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A story in the Taipei Times earlier this year detailed how a senior official in Taiwan’s airport security police was convicted of taking kickbacks related to a multimillion dollar contract to supply X-ray scanners to the Taiwanese government. Investigators alleged that the Chinese company supplying the scanners had sent a 30-something female sales manager to Taiwan to lure Sun Yi-ming into a honey trap, as part of a scheme aimed at penetrating the island’s airport and border security.
Sun was sentenced to 17 years in jail for colluding with the Chinese company to have parts shipped for assembly and repackaged in Japan, in an attempt to deceive Taiwanese regulators and bypass a ban on security equipment from China.
The Chinese entity in question was Nuctech Company, one of Beijing’s “princeling” state-owned enterprises.
Two weeks ago, as reported here first, the government of Canada made a standing offer to the self-same Nuctech to install X-ray scanners in all of its embassies and high commissions around the world — even though at least two Canadian companies had bid on the contract.
At the time, I reported that Nuctech had won because it made the lowest bid: $6.8 million. Yet it turns out even that fig leaf of a defence has been blown away.
Kham Lin of Calgary-based KPrime Technologies said his company offered to supply the scanners for $5.4 million. He said that even if the Nuctech bid included shipping and installation, KPrime would still have been able to offer a more competitive price.
Lin’s contention is that Nuctech should not have been allowed to bid at all, given its checkered history. Besides the bribery controversy in Taiwan, Nuctech has been engaged in questionable practices in Namibia and Europe, where a five-year tariff was imposed on the company for alleged dumping.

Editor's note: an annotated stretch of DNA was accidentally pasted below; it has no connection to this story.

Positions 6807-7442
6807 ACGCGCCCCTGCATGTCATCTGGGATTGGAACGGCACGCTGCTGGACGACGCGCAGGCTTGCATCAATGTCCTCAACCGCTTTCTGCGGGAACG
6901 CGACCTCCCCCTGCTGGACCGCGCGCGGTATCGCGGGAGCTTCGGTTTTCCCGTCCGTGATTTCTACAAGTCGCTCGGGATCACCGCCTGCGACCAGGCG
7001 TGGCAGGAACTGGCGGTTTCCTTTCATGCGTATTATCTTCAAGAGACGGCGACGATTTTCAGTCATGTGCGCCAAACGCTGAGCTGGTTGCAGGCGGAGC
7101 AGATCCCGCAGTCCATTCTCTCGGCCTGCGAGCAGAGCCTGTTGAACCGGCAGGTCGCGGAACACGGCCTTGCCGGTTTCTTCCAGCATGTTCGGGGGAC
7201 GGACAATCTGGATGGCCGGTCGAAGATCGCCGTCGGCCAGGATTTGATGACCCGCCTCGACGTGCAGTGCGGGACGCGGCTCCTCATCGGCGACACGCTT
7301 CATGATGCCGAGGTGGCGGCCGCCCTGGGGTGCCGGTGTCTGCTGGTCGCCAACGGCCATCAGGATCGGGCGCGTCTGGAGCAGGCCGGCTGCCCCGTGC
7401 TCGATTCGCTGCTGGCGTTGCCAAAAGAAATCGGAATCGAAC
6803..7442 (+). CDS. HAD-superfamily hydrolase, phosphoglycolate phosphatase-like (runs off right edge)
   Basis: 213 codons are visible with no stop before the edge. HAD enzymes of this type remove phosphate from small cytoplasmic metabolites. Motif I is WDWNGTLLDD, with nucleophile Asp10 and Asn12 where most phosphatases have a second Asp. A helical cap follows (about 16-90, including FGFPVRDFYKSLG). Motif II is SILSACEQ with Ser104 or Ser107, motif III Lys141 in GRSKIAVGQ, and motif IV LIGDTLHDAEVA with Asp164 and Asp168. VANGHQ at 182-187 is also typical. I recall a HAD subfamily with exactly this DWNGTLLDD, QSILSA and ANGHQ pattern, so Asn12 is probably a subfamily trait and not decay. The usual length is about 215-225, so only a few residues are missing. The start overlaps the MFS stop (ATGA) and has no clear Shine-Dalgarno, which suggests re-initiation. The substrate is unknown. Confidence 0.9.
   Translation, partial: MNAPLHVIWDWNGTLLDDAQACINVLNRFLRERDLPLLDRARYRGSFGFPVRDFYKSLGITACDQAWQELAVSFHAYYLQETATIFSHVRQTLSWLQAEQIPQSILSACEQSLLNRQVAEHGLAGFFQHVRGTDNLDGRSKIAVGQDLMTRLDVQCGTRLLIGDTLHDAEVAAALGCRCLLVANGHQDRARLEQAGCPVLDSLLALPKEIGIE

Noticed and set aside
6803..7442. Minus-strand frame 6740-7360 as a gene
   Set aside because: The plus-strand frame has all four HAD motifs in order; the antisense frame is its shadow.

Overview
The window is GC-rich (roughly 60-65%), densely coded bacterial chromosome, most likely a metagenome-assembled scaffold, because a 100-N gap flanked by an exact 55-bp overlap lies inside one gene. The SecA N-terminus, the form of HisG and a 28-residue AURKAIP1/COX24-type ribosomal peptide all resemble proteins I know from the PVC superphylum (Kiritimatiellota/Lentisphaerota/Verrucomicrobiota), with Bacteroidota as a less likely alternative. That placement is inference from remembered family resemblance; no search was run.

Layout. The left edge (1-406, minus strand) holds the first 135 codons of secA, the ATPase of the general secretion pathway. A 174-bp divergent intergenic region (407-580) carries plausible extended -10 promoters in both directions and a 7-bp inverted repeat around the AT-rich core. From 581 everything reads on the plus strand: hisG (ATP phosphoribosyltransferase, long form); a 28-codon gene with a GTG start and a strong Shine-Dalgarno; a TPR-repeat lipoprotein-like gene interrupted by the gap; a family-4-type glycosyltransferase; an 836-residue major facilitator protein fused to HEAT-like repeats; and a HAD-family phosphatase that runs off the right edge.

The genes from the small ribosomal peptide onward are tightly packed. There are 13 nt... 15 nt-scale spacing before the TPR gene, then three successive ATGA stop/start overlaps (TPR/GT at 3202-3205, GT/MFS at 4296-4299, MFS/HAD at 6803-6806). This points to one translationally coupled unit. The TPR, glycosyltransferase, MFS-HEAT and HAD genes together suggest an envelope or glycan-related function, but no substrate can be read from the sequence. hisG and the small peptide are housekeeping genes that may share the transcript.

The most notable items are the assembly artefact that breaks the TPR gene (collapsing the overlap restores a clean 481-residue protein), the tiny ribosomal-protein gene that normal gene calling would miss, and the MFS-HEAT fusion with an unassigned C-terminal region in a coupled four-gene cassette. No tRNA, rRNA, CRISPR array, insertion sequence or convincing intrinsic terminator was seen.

Lin said the terms and conditions on all government contracts stipulate bidders cannot engage in any activities that would constitute an offence under the Criminal Code, the Corruption of Foreign Public Officials Act or the bid-rigging provisions of the Competition Act.
The government’s Integrity Regime states clearly that Canada will only do business with ethical suppliers that do not engage in bribery, fraud, bid-rigging, tax evasion or insider trading.
If the contract is confirmed, what assurances can be given that the Chinese are not trying to penetrate Canada’s embassies around the world
Aside from any ethical considerations, Lin said making an offer to a state-owned Chinese company in such a sensitive environment is folly on security grounds.
“It is a huge security threat because you’re behind the firewall,” he said. “A machine is just a machine, but the first time I send a technician in to do a repair, I can put anything in there and you wouldn’t be able to find it without specifically screening for it.” (The Nuctech embassy contract includes delivery, installation, operator training and software.)
After the National Post report about the Nuctech deal appeared, Global Affairs Minister Francois-Philippe Champagne issued a statement saying the government was “looking into the offer.” He said the standing offer is not a contract and no equipment has been purchased. Champagne said he directed officials to review purchasing practices when it comes to security equipment.
This week, I asked Champagne’s office what had become of that review and why an offer was made to Nuctech when it was not even the lowest bidder.
The latter point was not addressed but Champagne’s spokesperson, Syrine Khoury, said Global Affairs has asked consultancy Deloitte to review purchasing practices when it comes to security equipment and make reccomendations. “Global Affairs Canada will carefully examine the recommendations made and will make the required changes to further enhance the safety of our employees and missions abroad,” Khoury said in a statement.
Champagne would obviously prefer this third-party review go on long enough to sink the issue from view. But this whole affair should be given a very public airing.
On what grounds was Nuctech chosen, if it wasn’t even the lowest bidder? If the contract is confirmed, what assurances can be given that the Chinese are not trying to penetrate Canada’s embassies around the world, as they apparently attempted to do with Taiwan’s airports? Has there been any scrutiny by Canada’s security agencies to look for honey-traps and susceptible officials?
A final question: Is this government totally oblivious to the Chinese strategy of making its position unassailable and breaking the resistance of its adversaries without fighting?
The answer to that question on this evidence is, most assuredly, yes.
Copyright Postmedia Network Inc., 2020